University of Regina research team looks at rural Sask. to address food insecurity

A University of Regina research team is looking at the local level to address food security concerns seen across the country.

Ebube Ogie, a master’s researcher in the sociology and social studies department at the U of R, said people are concerned about food affordability, noting inflation has been on the rise.

She pointed to rural areas like Muskeg Lake and Val Marie in Saskatchewan as models to help deal with food shortages.

Ogie said Muskeg Lake residents are becoming more self-sufficient through their local food forest, a self-sustaining, nature-inspired agricultural system that provides fruits, vegetables and other edibles, as well as medicines and cultural resources. Val Marie residents can access fresh foods from a nearby Hutterite Colony, a self-sustaining colony that produces its own food, and also rely on their personal gardens.

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She said through their study that food accessibility was also a concern in some rural communities.

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Ogie said people are getting so busy with their lives that doing things like gardening to grow your own food can fall by the wayside.

She said there should be more focus on producing our own food, and more support for things like farmers markets, as those are ways we can help avoid food shortages in the future.

“There’s a shift into relying more on processed food,” Ogie said.

One of Ogie’s research partners, Amber Fletcher, the director of the Community Engagement and Research Centre at the U of R, pointed to cultural practices as a potential answer.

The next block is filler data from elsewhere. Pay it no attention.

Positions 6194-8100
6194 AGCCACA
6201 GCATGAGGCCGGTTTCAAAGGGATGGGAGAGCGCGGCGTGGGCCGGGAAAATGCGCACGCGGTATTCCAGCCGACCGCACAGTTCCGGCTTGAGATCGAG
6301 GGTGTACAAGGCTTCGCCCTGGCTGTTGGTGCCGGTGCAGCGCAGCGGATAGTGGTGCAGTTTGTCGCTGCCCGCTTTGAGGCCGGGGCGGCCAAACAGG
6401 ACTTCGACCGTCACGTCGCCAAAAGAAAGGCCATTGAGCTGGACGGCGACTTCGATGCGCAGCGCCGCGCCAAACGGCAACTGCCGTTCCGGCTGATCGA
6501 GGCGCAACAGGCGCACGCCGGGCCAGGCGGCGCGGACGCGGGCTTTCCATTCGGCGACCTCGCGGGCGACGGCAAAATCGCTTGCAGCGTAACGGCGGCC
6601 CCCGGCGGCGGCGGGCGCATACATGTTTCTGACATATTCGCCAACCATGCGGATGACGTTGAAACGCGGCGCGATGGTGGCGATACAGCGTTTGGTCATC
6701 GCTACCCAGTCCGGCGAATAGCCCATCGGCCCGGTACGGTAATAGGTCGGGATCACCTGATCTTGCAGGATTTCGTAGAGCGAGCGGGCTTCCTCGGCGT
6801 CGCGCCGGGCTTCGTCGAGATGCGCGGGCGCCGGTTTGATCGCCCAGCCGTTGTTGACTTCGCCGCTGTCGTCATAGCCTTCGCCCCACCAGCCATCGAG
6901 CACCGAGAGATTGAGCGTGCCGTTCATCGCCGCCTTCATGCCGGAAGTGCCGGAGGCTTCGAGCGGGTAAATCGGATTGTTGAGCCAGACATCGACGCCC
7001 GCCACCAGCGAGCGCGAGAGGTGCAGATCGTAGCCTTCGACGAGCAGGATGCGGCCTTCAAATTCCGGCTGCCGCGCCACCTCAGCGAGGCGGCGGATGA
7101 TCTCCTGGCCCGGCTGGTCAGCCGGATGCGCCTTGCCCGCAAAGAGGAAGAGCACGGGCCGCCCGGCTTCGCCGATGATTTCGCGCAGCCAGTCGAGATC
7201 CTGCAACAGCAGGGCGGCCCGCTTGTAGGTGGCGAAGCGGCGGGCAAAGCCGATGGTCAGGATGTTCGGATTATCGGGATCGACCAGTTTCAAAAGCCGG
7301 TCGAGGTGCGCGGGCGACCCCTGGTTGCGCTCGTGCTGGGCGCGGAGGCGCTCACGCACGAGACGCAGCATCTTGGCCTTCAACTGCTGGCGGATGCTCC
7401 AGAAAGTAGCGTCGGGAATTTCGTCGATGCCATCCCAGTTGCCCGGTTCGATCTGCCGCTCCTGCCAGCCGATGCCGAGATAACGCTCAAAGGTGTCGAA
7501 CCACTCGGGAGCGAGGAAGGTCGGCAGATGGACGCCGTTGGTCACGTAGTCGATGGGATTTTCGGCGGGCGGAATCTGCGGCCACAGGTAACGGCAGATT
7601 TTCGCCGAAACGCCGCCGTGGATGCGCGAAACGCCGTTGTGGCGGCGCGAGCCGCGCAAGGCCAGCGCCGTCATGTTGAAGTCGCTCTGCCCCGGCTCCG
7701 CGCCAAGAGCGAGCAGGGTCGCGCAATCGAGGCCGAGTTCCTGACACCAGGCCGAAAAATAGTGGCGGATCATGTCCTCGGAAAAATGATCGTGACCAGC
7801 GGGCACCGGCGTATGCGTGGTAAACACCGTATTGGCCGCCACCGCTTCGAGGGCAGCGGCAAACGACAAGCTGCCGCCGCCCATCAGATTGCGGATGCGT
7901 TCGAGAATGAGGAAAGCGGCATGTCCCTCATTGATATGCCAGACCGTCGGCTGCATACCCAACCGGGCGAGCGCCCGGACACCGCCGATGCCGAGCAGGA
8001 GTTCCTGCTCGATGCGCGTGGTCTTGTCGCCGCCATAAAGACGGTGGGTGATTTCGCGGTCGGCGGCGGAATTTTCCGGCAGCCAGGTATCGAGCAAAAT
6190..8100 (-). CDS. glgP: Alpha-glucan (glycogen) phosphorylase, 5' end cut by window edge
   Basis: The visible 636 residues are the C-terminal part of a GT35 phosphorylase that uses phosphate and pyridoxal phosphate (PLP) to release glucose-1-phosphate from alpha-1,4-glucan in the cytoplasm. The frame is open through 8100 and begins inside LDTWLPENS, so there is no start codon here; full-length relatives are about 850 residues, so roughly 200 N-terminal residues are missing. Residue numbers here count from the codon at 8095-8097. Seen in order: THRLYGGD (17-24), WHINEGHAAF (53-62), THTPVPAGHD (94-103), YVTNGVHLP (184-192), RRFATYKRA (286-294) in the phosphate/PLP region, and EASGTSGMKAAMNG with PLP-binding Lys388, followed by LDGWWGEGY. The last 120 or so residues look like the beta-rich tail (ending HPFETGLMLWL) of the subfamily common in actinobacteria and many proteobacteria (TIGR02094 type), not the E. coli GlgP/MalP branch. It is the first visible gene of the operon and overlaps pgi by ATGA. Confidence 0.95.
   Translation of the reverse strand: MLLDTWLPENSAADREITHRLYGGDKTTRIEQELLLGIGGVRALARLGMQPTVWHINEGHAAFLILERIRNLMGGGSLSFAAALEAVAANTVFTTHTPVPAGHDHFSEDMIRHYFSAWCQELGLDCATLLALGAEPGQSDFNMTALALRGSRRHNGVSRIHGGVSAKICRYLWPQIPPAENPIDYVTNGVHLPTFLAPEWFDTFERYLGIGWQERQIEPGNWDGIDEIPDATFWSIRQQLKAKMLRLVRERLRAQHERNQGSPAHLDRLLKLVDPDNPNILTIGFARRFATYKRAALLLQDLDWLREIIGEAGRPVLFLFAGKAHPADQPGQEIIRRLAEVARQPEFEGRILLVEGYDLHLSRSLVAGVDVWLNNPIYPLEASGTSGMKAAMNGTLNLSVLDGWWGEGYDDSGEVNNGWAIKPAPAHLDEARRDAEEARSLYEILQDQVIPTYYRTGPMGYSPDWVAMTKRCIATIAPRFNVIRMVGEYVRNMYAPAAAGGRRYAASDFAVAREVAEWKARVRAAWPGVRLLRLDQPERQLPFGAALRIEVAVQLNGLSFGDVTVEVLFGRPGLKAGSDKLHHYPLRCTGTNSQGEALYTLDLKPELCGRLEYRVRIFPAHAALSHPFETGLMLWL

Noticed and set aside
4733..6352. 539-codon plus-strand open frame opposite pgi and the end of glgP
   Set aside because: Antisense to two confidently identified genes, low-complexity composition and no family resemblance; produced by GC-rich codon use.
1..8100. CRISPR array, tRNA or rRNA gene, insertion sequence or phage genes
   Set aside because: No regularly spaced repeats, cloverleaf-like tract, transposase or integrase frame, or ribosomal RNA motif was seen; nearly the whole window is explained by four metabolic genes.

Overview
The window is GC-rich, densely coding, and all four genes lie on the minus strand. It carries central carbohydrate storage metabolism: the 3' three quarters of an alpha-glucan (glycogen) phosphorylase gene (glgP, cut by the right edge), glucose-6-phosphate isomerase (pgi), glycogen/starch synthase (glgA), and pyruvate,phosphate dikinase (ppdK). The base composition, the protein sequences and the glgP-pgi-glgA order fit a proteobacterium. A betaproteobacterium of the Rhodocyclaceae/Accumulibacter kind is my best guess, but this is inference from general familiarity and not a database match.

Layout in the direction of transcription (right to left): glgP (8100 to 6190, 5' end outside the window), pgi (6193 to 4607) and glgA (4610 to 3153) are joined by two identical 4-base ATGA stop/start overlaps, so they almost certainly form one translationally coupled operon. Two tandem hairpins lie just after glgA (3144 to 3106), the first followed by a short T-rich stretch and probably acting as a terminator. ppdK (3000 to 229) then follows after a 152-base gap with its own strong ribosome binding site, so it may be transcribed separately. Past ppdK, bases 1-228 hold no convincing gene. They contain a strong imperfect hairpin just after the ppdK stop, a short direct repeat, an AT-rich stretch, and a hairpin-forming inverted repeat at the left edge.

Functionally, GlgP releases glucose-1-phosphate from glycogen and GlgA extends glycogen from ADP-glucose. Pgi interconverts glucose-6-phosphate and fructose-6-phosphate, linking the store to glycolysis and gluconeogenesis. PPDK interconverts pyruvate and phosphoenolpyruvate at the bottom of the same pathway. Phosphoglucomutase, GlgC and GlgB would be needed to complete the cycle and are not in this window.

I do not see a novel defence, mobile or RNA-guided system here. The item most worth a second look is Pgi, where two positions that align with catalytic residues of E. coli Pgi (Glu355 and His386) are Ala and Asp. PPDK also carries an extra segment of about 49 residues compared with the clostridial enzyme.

“We have this dominant industrial way of producing food in Canada and this project is shedding light on the value that local cultural practices, local knowledge and living heritage can have when it comes to presenting an alternative,” Fletcher said.

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“It’s time to challenge the system and put more focus on historically engrained practices that have been passed down from generation to generation, so people learn how to grow food, process food and consume food in ways that are more responsive to what is and can be grown here.”

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Ogie said residents in Muskeg Lake are helping teach students about growing food, which in turn results in some of that produce going back to the school.

“The current principles guiding our food system are neoliberal in nature – we’re feeding the world, but we’re harming our land and despite all of the food in the system, Canadians still don’t have food security, they still hunger,” Ogie said.

“Our findings show that our local food systems can really do a lot of good for us as a nation. We want to see local food production blossom here by relying on food sovereignty principles and living heritage.”

This is one of the topics Ogie is speaking on at Congress 2023, a humanities and social sciences conference taking place in Toronto.

“It’s time to stop looking at food as something to maximize profits, and start seeing it as something to consume,” she said.

“Saskatchewan is Canada’s bread basket and we want to see that manifested in how we live, how we produce food and how we consume food. Our goal is to end food insecurity and promote food security for everyone.”

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